Thursday, February 12, 2004

Pub-goers not eating enough in Norwood



Cliff Peale

Business at the Pub at Rookwood Mews has been brisk since it opened in late 2001, its owner says.

But the popular Norwood watering hole spent time and money the last several months defending its liquor license.

It looks as if the restaurant's owner might have weathered the storm after acquiring licenses from two neighboring businesses. But the city of Norwood tabled its consideration of the license deals this week, owner Nick Sanders confirmed.

Sanders said the problem nearly is resolved, and he doesn't expect it to affect the pub's operation.

"I'm sure sanity will prevail here ultimately," he said.

The issue started late last year when the Ohio Division of Liquor Control informed the company that it didn't sell enough food - at least 75 percent of total sales - to satisfy requirements of its liquor license.

So Sanders said he arranged to buy a beer-and-wine license from the now-closed Culinary Sol, and a liquor license from the owners of Fuddrucker's. He said the price for both licenses was between $20,000 and $25,000.

Norwood officials could not be reached for comment. Ohio officials confirmed the pending application for the new license, and said the restaurant's liquor license had not yet been renewed.

The real world

Students at Xavier University interested in starting their own companies are getting a small jump-start with the school's Entrepreneurial Center taking space in the nearby Hamilton County Business Center.

The small-business incubator, less than a mile from XU's campus on Mentor Avenue in Norwood, will be the home of a new office that will house student-run businesses, some classroom space and a "learning lab" for students wanting to branch into the real business world.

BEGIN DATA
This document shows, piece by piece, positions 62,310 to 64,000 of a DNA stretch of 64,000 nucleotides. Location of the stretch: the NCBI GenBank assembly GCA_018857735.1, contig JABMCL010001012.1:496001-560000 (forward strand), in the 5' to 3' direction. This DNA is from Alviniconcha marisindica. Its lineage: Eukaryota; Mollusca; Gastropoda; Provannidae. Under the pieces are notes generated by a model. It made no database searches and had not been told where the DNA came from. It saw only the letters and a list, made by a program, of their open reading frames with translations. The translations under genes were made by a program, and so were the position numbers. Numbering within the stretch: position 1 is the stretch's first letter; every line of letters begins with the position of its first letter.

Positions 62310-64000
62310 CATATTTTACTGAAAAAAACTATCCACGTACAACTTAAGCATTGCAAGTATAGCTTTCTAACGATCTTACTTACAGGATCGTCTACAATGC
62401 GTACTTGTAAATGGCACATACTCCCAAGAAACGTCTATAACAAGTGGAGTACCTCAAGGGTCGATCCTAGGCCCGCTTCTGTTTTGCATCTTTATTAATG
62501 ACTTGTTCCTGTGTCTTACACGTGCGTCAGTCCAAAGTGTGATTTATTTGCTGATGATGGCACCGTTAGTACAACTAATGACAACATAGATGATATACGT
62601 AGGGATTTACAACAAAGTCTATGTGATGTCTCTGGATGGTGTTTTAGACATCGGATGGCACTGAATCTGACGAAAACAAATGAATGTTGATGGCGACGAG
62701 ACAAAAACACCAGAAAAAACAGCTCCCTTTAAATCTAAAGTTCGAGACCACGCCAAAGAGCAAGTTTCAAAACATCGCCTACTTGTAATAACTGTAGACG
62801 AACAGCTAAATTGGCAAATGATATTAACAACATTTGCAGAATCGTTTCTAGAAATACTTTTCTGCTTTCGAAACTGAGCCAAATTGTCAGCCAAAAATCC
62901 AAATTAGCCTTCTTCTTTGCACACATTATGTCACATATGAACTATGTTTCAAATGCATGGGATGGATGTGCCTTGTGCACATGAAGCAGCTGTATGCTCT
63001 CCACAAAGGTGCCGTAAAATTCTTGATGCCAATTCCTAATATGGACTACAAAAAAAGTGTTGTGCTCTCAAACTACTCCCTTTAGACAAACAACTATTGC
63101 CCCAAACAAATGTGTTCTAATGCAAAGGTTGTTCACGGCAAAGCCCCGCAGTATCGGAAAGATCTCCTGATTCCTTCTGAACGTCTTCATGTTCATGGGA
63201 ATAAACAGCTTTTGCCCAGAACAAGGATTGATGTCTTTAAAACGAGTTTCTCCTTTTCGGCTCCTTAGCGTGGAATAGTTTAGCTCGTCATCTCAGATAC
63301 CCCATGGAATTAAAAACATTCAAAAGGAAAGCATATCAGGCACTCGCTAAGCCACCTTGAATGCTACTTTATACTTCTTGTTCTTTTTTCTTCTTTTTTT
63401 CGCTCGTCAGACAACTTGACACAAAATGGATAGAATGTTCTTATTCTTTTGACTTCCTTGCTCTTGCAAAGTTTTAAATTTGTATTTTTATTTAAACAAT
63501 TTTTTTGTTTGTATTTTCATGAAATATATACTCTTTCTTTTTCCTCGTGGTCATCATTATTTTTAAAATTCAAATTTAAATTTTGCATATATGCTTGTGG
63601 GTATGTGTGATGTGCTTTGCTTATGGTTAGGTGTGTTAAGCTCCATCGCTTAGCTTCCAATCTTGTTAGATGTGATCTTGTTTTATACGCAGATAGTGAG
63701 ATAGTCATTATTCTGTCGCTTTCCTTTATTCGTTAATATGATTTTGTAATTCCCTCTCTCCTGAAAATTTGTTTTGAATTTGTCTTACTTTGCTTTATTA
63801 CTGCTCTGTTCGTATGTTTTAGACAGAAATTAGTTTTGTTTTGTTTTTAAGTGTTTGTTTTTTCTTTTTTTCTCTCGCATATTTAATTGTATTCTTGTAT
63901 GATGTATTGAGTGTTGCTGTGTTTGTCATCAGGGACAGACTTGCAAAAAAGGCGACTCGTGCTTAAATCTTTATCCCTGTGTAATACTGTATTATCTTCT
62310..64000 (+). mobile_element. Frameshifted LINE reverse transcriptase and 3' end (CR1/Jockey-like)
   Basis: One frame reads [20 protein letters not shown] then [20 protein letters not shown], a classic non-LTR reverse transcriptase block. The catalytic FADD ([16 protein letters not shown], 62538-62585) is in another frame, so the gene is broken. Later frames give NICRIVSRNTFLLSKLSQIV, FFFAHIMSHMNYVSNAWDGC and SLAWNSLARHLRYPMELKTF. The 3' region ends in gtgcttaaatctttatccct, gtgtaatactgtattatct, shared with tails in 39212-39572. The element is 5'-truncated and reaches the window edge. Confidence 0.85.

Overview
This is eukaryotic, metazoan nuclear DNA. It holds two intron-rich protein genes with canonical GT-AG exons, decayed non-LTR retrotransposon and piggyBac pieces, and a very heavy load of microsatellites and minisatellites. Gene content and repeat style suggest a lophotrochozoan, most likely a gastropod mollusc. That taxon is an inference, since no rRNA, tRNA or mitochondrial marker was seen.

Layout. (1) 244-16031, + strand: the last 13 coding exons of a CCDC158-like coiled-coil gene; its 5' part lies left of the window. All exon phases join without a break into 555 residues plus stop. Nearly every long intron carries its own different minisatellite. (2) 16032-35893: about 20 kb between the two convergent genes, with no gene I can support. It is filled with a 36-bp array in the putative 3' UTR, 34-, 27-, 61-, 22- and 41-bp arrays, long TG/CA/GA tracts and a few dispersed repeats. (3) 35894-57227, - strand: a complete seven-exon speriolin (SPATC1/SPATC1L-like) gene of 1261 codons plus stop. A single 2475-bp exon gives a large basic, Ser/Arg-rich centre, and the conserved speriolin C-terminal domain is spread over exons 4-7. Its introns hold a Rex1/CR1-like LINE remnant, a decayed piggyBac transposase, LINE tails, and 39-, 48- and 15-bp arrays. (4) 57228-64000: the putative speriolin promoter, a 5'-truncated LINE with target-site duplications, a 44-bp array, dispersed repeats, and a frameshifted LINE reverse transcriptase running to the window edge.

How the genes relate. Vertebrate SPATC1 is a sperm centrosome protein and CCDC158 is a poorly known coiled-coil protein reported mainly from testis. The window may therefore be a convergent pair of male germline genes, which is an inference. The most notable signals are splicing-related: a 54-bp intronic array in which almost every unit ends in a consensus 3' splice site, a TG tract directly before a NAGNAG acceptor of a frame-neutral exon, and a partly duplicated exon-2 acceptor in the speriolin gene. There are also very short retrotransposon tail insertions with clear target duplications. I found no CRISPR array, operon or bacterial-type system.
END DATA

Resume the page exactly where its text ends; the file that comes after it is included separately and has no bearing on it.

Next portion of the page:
Center director Ed VonderBrink said he hopes the space will create opportunities for co-ops or mentorships.

"The angle here is to get our students to interact with the other tenants," he said.

Provident Bank is underwriting the first several years of the project, which totals about 1,100 square feet.

Money man

A little bit of Greater Cincinnati history will be made in August when Bill Robinson is appointed treasurer-elect of the American Bar Association.

Robinson, member-in-charge of the local office of Greenebaum, Doll & McDonald, succeeded to the national office last weekend during the ABA's midyear meetings in San Antonio.

After a year as treasurer-elect, he'll serve a three-year term as treasurer, his second stint on the ABA's board of governors.

It's the first time in memory a Greater Cincinnati lawyer has been a national officer of the ABA.

Robinson will help oversee a $95 million operating budget for an organization with 400,000 members.

Front-burner issues for the ABA include increasing pay for both state and federal judges, Robinson said.

"They haven't even kept pace with the cost of living," he said. "The situation is deserving of attention, because an independent judiciary is very important."

E-mail cpeale@enquirer.com




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